More property investors will be caught in the property tax net with the resurgent Sydney property market pushing up residential land values at a double-digit pace in the wake of historically low interest rates and the revived NSW economy.
Land values across the state rose 11.2 per cent in 2014, which was led by a strong 13.1 per cent rise in residential land values, according to data released on Friday by the NSW Valuer General.
Willoughby, Bankstown and Hornsby led the gains in residential land values across Sydney, with Mosman, Camden and Ryde witnessing the lowest rise in values among Sydney council areas.
The eastern suburbs regained the crown from the lower north shore as the area with the most expensive median land values in the state, with median residential land values in Woollahra, which takes in Double Bay, Point Piper and Vaucluse, reaching $1.4 million, eclipsing Mosman’s median of $1.39 million.
“The past 12 months has seen a significant increase in large parts of the market – particularly the middle ring,” said the NSW Valuer General, Simon Gilkes.
“There were not the large increases at the high end of the market and in the outer areas, but rather the inner west and areas close to transport, such as Chatswood and the Hills district, partly due to the new rail link.”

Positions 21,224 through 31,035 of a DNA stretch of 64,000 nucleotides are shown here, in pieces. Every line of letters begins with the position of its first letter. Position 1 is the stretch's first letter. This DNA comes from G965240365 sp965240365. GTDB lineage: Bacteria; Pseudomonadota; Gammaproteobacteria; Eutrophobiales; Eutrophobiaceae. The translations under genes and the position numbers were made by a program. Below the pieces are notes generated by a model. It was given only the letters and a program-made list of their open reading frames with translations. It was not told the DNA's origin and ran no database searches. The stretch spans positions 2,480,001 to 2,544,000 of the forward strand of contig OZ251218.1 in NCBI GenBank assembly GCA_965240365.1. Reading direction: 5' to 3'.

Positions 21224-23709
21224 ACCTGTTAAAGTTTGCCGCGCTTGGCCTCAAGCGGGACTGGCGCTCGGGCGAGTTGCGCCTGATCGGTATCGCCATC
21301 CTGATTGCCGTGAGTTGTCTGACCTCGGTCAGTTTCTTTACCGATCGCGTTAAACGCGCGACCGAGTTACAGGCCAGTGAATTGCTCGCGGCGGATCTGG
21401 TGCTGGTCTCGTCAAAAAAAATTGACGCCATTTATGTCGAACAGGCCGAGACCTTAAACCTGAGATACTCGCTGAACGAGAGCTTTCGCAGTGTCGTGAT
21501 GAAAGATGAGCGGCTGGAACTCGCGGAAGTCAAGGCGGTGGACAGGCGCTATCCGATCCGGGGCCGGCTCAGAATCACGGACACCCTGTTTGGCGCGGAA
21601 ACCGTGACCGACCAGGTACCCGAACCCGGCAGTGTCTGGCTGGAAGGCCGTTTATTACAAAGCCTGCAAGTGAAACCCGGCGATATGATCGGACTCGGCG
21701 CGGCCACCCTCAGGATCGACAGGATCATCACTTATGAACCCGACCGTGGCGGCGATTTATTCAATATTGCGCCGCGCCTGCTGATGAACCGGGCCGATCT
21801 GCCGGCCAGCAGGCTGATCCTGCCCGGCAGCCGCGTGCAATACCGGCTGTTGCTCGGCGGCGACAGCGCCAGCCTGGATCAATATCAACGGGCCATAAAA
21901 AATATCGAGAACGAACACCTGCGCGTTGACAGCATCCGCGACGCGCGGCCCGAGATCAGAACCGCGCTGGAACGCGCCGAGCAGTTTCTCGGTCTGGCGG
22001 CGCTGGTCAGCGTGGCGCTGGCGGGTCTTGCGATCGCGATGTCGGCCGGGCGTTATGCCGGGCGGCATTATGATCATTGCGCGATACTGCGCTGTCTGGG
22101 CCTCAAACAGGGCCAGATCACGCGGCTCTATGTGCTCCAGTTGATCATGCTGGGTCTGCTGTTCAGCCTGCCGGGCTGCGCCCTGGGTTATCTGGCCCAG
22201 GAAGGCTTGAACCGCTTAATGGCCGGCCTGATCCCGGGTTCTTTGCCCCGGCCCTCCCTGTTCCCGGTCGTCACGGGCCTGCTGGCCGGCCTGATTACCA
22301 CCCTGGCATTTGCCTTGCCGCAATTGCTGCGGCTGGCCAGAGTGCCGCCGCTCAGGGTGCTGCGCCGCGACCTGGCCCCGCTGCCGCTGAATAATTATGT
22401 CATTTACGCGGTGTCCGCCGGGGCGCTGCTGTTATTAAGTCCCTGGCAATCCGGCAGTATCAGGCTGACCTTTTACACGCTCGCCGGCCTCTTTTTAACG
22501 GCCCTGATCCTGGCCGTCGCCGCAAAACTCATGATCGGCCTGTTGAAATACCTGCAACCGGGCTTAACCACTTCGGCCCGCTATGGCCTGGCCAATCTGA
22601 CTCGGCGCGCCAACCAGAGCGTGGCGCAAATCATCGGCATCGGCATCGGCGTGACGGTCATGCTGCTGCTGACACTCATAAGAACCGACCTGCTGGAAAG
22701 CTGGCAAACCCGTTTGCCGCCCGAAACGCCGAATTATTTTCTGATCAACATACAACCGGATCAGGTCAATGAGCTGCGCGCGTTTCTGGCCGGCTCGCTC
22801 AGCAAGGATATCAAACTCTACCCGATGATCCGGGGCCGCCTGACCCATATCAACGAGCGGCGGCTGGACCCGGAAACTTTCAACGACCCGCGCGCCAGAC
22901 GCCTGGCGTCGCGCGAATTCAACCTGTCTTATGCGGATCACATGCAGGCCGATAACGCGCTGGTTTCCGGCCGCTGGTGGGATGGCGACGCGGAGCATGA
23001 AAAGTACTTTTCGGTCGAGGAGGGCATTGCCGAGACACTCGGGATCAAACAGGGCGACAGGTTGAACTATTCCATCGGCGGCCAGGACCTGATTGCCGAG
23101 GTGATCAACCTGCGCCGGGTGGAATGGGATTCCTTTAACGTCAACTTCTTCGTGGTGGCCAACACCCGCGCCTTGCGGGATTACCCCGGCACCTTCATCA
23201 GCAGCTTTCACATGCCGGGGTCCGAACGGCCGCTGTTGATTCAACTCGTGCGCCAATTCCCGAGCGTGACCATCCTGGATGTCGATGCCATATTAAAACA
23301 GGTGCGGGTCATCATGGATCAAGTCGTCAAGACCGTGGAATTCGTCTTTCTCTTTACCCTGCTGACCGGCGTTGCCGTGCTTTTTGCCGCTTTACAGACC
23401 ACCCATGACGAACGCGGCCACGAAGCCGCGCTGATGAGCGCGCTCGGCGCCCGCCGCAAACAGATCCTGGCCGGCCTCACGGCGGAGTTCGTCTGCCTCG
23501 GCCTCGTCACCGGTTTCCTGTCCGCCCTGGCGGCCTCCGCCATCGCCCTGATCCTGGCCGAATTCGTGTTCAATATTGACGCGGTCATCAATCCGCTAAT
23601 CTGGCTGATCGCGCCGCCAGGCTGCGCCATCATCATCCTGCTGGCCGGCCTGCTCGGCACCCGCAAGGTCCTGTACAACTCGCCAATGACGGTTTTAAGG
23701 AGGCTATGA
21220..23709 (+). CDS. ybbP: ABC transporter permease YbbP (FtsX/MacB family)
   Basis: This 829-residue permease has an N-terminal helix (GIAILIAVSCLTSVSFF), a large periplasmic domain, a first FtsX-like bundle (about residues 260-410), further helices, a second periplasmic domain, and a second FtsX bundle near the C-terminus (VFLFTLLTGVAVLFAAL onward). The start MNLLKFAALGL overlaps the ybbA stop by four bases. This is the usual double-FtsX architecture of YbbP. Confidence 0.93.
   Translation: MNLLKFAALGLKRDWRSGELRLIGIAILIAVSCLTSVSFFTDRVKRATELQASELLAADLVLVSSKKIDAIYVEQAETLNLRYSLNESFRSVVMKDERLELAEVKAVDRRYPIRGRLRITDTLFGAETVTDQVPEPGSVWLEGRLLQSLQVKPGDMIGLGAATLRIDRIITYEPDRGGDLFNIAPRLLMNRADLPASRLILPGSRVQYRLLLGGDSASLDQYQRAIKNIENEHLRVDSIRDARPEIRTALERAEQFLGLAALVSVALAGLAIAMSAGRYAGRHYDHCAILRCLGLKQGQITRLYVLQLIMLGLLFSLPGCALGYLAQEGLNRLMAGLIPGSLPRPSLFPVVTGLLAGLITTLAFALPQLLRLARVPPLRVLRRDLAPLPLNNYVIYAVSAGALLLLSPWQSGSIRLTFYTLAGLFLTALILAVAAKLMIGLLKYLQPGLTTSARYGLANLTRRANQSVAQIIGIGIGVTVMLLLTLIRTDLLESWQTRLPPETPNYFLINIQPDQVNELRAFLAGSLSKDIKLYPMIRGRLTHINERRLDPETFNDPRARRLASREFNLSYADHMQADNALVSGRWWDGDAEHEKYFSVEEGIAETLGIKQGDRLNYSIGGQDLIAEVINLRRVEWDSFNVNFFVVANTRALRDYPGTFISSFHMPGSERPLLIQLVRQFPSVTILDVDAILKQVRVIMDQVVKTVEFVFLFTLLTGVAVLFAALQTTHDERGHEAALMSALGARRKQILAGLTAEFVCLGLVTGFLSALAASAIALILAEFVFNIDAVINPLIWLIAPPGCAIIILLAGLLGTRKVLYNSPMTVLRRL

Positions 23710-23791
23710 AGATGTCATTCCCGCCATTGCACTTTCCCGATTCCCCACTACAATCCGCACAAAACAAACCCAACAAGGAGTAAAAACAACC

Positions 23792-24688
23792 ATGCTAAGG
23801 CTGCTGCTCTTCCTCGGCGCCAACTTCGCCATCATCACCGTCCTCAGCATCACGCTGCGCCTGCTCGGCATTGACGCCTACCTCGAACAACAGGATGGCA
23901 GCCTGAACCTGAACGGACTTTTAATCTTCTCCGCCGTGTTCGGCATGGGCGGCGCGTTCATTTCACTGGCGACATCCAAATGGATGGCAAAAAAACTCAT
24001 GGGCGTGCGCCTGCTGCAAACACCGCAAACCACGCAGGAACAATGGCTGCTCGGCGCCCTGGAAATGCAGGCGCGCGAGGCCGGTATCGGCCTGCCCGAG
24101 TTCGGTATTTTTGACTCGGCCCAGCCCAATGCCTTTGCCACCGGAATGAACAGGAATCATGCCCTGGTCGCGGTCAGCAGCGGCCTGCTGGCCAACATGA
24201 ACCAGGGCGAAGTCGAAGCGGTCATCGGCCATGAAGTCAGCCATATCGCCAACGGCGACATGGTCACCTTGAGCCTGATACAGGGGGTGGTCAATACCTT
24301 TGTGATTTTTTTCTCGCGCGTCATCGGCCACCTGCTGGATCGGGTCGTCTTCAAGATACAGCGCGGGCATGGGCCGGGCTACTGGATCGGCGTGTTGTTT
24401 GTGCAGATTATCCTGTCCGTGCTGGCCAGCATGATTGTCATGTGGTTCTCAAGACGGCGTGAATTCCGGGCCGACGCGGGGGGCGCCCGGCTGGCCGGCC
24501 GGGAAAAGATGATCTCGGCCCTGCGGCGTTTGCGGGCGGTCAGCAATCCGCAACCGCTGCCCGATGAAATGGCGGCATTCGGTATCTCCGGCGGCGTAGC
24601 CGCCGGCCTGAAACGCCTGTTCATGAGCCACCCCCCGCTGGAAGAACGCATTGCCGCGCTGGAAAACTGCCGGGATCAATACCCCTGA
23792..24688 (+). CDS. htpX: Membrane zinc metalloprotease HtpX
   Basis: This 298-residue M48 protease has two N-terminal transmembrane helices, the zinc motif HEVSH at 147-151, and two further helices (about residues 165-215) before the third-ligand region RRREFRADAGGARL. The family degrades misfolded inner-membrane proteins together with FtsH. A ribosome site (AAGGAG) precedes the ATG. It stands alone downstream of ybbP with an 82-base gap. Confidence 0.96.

Low interest rates has brought both owner occupiers and investors into the market, he said.
The values are based primarily on property sales data, with more than 43,000 sales assessed.
The year was market by a “ripple out effect” from gains in the inner ring of the city’s suburbs, he said.
Median land values in areas such as Leichhardt and Marrickville continued to rise strongly – up 17.4 per cent and 19.9 per cent respectively – but this was outpaced by gains a little further out such as Canterbury – up 21.4 per cent – and Bankstown (up 29.4 per cent).
The updated valuation data will have a direct effect in broadening the land tax net, where it is applicable, and is also used by councils when assessing rate variations, Mr Gilkes said. At the top end of the market, the rise in land values have been more restrained which is due in part to the already high level of prices in those areas.
“The increases were not as strong in the highly valued suburbs since fewer people may have been able to raise the money needed” to buy into these suburbs, Mr Gilkes said.
Slavko Romic, the principal of Elders Double Bay, said the new year has started where last year finished.
“It’s been strong since the start of the new year. Inquiries are running at peak levels, and we’re not alone with other agents reporting the same level of activity,” he said.
“There is not a lot of stock available, so over-demand and under-supply, along with low interest rates, is keeping interest high.”
A year ago, only Mosman and Woollahra had land values of more than $1 million. Now, they have been joined by Willoughby, Manly, Hunters Hill and Waverley, with North Sydney and Lane Cove just falling short of this figure.
The updated valuation data are used by about one third of councils each year when revising rates. This year, Blacktown, Liverpool, Ku-ring-gai, the Hills, Maitland and Leichhardt will use the updated data when setting rates.